On 1st April 2022, EASSI in partnership with Crossroads International organized a joint cross border Dialogue bringing together over 41 women leaders and 10 policy makers from the Karamoja Cluster of Uganda and Kenya. The aim was to discuss the involvement of women in the implementation of the MOU in support of the Cross-Border Integrated Programme for Sustainable Peace and Socio-Economic Transformation for the Karamoja cluster. The dialogue was held at Mount Moroto Hotel, Uganda.
Cattle rustling between the Kenyans and Ugandans along the Karamoja area border has resulted in gross violations of human rights including rape, defilement and murder of both innocent women and men traversing the area in pursuit of livelihood. The Karimojong women who are involved in small-scale cross border trade along the two countries have endured the underdeveloped infrastructure, threat of violence and abuse as they move along the border in search of food, grazing grounds, water and trade opportunities. The women pastoralists have got a persistent struggle in providing for their families and households, while on the move or within the Kraal.
Karamoja is a patriarchal, pastoralist society, where masculinity is glorified. The men, through the clans and elders’ forum are the main decision-makers and controller of key resources and women’s lives and bodies. In meetings where elders and men are deliberating, women are locked out and in cases where they are in attendance, their voices are muted or ignored, even in instances where the issue under discussion is directly affecting their lives. Even with the signing of the Karamoja MOU to enhance Cross-Border Collaboration between Uganda and Kenya, women are still side-lined in both the policy process, development, and implementation of the MoU and yet they are an important stakeholder to ensure national and regional development.
The cross-border dialogue that brought together women, policy makers, and CSOs tackled discussions about the current insecurities in Karamoja and how the women have continued to be ignored in the policy discussions. Policy makers presented the progress that Uganda and Kenya have done to implement the MOU.
Mr. Augustine Lokwang told participants that the Kenyan governments have supported women with capital to boost their businesses and there is established County Women Peace Caucus peace consisting of representatives of women from each subcounty peace committes, one representative from the CSO, one representative of Maendeleo ya Wanawake, one representative of women with disability, and one representative of business women nominated by the Kenya National Chamber of Commerce and Industry.
For Uganda, Mr. William Sssenoga, DISO told participants that The Ugandan Governments has been able to conduct the disarmament program where guns, cattle, and other properties of the Karamojong’s have been recovered. In addition, Government of Uganda through the Prime Minister’s office are currently purchasing cattle mostly goats to replace the animals that have been raided in the past.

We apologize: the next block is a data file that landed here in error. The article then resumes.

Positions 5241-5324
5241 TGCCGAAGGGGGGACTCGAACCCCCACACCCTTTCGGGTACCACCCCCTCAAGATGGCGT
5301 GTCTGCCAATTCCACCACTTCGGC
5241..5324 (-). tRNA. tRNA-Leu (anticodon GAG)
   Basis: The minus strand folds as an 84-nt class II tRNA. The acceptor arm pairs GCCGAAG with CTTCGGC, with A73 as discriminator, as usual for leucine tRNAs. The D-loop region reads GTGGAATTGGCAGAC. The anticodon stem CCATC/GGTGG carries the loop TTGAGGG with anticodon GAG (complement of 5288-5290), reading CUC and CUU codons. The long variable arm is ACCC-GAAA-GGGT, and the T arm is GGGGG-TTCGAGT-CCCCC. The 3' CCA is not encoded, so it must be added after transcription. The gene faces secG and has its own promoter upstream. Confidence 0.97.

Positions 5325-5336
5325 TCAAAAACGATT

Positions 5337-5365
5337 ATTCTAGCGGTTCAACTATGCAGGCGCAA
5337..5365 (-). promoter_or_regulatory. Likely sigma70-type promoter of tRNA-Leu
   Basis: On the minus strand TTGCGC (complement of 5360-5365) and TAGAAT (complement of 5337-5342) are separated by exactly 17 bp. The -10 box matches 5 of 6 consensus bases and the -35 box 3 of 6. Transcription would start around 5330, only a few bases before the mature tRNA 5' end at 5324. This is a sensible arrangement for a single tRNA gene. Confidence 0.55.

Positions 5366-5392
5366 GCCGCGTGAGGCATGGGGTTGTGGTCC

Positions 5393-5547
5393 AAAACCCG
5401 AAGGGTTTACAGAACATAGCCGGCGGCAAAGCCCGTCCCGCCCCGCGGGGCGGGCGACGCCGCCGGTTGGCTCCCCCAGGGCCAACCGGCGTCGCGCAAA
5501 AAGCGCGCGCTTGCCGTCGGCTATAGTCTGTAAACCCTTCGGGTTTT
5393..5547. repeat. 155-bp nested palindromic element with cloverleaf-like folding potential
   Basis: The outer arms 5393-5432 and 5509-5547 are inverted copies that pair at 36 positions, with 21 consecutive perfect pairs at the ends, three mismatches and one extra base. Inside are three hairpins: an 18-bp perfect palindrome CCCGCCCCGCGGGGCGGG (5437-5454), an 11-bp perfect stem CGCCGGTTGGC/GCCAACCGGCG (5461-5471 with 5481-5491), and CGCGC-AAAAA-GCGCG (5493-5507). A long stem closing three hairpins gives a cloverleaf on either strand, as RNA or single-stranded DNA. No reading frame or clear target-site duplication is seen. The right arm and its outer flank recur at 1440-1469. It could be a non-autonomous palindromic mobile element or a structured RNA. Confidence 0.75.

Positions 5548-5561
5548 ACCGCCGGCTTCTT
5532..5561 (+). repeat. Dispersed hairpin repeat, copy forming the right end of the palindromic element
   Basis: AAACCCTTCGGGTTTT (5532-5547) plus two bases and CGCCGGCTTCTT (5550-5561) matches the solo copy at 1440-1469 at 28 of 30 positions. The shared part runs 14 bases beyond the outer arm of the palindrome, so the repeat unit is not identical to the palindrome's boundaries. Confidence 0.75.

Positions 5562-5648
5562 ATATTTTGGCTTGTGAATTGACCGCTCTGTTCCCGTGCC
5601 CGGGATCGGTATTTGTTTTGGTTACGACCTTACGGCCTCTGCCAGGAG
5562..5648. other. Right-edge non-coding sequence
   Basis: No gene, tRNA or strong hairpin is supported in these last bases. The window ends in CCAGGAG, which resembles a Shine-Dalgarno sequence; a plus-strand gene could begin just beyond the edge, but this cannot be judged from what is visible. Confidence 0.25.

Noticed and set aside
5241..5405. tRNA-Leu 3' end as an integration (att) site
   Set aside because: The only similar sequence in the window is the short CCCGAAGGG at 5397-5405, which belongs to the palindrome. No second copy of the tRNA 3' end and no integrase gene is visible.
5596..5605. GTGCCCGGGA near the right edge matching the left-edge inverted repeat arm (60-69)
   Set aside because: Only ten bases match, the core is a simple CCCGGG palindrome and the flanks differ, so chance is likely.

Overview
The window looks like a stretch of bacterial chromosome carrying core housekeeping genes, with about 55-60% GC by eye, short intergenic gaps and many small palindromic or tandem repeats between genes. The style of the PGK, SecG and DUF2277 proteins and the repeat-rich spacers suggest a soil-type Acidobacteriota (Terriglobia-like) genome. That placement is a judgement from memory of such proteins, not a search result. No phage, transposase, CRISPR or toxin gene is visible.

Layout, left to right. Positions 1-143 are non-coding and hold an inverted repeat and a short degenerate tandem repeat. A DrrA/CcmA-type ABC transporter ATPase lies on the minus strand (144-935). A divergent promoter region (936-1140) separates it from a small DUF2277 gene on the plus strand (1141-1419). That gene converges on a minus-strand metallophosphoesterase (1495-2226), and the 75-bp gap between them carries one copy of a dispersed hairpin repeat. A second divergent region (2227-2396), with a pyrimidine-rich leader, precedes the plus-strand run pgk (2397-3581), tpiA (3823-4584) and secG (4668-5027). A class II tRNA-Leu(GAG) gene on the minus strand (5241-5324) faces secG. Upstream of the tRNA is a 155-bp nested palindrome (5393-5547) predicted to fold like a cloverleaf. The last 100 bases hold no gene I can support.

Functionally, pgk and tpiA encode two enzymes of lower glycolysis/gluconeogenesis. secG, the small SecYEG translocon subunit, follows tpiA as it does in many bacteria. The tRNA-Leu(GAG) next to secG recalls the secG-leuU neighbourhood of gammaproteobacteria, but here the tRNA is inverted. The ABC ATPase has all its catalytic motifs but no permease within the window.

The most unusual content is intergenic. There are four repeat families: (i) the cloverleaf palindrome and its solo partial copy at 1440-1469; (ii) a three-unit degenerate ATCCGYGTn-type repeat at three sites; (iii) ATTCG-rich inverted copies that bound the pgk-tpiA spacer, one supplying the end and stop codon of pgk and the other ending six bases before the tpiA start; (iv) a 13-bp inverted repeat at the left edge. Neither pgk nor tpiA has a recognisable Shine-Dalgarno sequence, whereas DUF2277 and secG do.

Two participants from Turkana -Kenya acknowledged that they had received each 100,000 Keshs, approximately 3 million Uganda shillings to boost their businesses. In Uganda, one participant called Clementine from Moroto benefited from motorcycles and phones distributed for community surveillance / coordination.
Through group work, women and policy makers independently discussed the strategies of involving women within the Karamoja Cluster of Kenya and Uganda can be involved in the process of implementing the MOU. Below are some of the strategies;
Create women champions in Kraal based intelligence gathering network.
Promote, Protect and support women leaders involved in livestock and arms recovery.
Facilitate establishment of women organization for peace and sharing of best practices.
Strengthen advocacy and decision-making approaches through Bottom- Up approach. Women should be given opportunity to participate fully in the planning processes through involvement of a multi-sectoral approach where all stakeholders participate.
Continuous engagement of the women peace forum with both governments (Kenya and Uganda and Line ministries) and cross border exchange visits for women to learn from each other.
Provide incentives for Women led business Enterprises through tax relief and soft loans.
In conclusion, policy makers pledged their support in involving women in the MOU implementation and offering their continued support in promoting peaceful co-existence between Uganda and Kenya. Policy makers were delighted about knowing the key role that women play in peace building and therefore, urged women leaders to engage in all policy spaces since the Ugandan and Kenyan Constitutions provides for women’s spaces in all policy processes. Women acknowledged that they are now knowledgeable about the MOU implementation and called upon Ugandan and Kenyan governments to ensure that women are meaningfully involved in the policy processes for sustainable development.